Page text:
What is Market Capitlaizaiton? How do you interpret it? What does it mean? And how to calculate market capitalization? Let’s find out. First, though, let’s get some jargon out of the way.
What is Market Capitalization?
Market Capitalization is the total value of the Equity of the company. Put differently, it’s the total value of all of a company’s issued shares.
Contrary to popular belief, however, market capitalization is NOT the value of the company. The value of a company is based on:
- Market Value of Equity, and
- Market Value of Debt
Thus, the market capitalization displays the market value of the company’s Equity, not the value of the company as a whole!
There is an exception, however. If a company has no debt, then the market value of the company is equal to the market capitalization.
Value of Company = Value of Debt + Value of Equity
If a company has no debt, then the value of debt must be equal to 0. Thus, we’d have…
Value of Company = 0 + Value of Equity
And this naturally means that…
Value of Company = Value of Equity (when Debt = 0).
Incidentally, note that the equation for the Value of a Company is akin to the Accounting Equation (Assets = Liabilities + Equity)
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What does the market capitalization tell you?
Okay, so you now know what is market capitalization is from a technical standpoint. But what does the market capitalization tell you? What does it actually mean? It can tell you 3 things, including:
- price to buy the company’s equity
- company size
- risk of the company
Let’s consider each of the three.
Price to buy the company’s Equity
In a nutshell, the market capitalization tells you how much you’d have to pay in order to buy the company’s Equity entirely.
And if the company has no debt, it tells you the amount you’d have to pay in order to buy the whole company.
The total market cap can also give you an idea of the size of the company. Generally speaking, we tend to categorize firms into:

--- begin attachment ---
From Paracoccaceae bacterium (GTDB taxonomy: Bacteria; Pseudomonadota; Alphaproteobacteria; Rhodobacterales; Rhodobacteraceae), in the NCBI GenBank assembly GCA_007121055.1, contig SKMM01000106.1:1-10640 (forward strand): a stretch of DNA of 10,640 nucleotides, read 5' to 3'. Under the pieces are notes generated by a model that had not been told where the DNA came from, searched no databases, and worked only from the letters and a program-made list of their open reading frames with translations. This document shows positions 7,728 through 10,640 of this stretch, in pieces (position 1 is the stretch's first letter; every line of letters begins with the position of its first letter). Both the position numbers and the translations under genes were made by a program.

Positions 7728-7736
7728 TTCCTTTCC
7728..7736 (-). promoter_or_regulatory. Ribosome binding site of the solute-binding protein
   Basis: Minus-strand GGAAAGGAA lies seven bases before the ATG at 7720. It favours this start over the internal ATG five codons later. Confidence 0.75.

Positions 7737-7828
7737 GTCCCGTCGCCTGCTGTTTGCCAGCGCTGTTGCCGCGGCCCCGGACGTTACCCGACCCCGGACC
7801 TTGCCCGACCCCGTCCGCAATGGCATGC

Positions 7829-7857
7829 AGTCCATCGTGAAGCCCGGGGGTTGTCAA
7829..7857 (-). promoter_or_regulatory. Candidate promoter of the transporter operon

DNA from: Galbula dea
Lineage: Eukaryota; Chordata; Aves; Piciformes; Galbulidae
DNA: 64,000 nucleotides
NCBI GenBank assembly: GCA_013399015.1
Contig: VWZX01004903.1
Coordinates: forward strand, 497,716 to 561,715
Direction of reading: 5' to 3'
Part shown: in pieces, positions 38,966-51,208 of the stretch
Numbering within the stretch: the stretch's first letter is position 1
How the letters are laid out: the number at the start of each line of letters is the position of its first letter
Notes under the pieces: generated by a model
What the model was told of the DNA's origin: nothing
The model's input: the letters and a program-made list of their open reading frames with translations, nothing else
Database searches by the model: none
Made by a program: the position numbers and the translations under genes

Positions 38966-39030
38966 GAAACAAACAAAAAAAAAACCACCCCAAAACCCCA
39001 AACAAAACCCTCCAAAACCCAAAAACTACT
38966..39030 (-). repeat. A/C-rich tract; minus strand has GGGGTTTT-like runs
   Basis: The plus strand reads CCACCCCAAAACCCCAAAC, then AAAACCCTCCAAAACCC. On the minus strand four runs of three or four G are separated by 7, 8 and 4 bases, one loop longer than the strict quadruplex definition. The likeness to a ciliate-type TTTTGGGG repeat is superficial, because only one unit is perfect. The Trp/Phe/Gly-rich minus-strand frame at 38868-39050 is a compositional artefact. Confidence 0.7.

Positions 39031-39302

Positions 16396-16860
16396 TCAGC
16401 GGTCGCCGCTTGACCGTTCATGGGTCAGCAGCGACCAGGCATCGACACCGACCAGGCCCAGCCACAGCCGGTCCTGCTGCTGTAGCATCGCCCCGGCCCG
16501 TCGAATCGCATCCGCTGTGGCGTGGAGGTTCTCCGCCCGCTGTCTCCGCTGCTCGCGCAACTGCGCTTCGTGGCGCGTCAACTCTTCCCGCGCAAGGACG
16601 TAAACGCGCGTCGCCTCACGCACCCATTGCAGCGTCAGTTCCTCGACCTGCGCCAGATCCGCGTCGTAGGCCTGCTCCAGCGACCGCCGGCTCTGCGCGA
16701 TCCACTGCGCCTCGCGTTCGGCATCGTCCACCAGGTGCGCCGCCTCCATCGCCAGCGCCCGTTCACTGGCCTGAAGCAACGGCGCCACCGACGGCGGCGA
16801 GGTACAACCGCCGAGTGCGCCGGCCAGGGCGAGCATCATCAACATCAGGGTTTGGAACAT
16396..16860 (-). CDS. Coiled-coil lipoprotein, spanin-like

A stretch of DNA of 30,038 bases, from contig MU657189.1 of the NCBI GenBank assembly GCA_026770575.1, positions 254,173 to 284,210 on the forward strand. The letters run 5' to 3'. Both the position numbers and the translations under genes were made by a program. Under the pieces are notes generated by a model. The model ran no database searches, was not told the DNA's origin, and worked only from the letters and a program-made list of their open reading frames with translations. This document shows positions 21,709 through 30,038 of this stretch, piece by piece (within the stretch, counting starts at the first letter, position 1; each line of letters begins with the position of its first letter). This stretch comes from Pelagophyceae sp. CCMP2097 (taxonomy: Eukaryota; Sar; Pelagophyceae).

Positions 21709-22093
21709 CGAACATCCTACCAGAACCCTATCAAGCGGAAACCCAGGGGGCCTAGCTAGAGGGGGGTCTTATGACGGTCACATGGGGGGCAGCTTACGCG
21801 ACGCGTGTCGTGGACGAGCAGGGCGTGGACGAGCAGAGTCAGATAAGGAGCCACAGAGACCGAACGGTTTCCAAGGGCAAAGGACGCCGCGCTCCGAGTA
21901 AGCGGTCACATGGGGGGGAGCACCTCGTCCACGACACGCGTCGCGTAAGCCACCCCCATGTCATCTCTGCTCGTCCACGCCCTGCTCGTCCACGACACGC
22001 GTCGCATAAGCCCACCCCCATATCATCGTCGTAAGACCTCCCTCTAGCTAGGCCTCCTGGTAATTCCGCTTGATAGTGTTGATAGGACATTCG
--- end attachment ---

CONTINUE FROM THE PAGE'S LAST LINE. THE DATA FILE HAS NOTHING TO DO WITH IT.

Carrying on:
- small cap
- mid cap
- large cap
A small cap company, mid cap company, and large cap company is one with a relatively small, medium, and large market capitalization respectively.
The specific categorization of a firm into either small, mid, or large cap will depend on the market capitalizations of companies in the firm’s country.
For example, a company that’s considered to be a mid cap company in one country may well be considered to be a large cap company in another country. It’s all relative, really.
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Risk of the company
One could argue that the market cap also sheds a little bit of light on the risk of a company. This is obviously an important consideration when evaluating a stock as a potential investment.
Generally speaking, a small cap stock will tend to be more risky than a large cap stock. That’s because, on average, smaller firms tend to be riskier investments than larger firms.
How to calculate market capitalization
We can calculate the market capitalization by multiplying the stock price by the number of shares outstanding. In other words…
Market Capitalization = Stock Price Number of Shares outstanding
Here the Stock Price refers to the current market price of 1 share of the company. And Number of Shares outstanding reflects the total number of the company’s outstanding shares.
Let’s look at an example together.
Market Capitalization Example
Assume the price of Apple Inc. is $126.77 and the company has 16.69bn shares outstanding. What is Apple Inc’s market cap?
Answering this question is easy. You just want to be careful of the different metrics though! Remember, the number of shares outstanding in this example is in billions.
Market Cap = Stock Price Number of Shares outstanding
Plugging in our numbers, we have…
Market Cap = $126.77 $16,690,000,000
Solving for that, we have…
Market Cap = $2,115,791,300,000
That’s approximately $2.1 trillion dollars. To put that in perspective, that’s greater than the total GDP of several countries combined!
Hopefully that makes sense, and you now know what is market capitalization, and how to calculate market capitalization.
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